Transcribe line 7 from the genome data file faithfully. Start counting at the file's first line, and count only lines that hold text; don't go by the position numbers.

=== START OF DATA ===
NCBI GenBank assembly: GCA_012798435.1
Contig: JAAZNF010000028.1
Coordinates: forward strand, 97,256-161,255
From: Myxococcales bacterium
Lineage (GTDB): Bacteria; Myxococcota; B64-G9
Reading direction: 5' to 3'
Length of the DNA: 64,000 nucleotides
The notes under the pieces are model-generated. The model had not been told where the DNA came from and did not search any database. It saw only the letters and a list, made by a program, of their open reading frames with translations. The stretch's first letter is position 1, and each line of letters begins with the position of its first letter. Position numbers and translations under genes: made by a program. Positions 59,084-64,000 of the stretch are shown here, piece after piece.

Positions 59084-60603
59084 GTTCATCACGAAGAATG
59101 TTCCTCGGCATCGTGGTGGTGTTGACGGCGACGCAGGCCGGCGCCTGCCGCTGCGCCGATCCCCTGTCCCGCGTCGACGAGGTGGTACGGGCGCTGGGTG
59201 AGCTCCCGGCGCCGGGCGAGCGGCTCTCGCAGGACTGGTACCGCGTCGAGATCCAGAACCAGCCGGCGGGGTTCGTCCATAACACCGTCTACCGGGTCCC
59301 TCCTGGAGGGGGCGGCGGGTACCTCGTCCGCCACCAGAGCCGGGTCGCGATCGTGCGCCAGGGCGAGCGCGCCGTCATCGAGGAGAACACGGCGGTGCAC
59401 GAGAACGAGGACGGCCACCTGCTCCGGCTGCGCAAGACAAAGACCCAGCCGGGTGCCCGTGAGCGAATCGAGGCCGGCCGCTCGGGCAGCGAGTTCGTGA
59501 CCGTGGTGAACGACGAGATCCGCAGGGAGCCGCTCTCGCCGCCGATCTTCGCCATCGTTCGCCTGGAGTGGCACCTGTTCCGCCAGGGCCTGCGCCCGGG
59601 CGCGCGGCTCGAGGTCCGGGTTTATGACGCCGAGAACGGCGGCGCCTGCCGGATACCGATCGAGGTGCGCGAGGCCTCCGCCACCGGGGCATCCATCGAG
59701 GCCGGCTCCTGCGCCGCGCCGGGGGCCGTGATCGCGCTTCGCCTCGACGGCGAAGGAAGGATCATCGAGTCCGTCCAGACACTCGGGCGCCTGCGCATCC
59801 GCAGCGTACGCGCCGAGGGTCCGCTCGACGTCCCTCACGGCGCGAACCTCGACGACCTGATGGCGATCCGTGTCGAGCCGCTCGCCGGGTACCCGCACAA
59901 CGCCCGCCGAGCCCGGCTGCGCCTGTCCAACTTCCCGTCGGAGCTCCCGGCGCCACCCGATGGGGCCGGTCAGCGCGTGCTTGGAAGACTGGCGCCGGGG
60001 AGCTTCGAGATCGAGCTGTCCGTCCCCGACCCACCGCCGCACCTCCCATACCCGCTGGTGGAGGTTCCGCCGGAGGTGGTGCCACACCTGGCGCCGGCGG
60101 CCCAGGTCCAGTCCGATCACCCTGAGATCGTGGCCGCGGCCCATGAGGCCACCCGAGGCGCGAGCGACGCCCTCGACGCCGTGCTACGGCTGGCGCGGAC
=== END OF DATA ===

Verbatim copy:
Length of the DNA: 64,000 nucleotides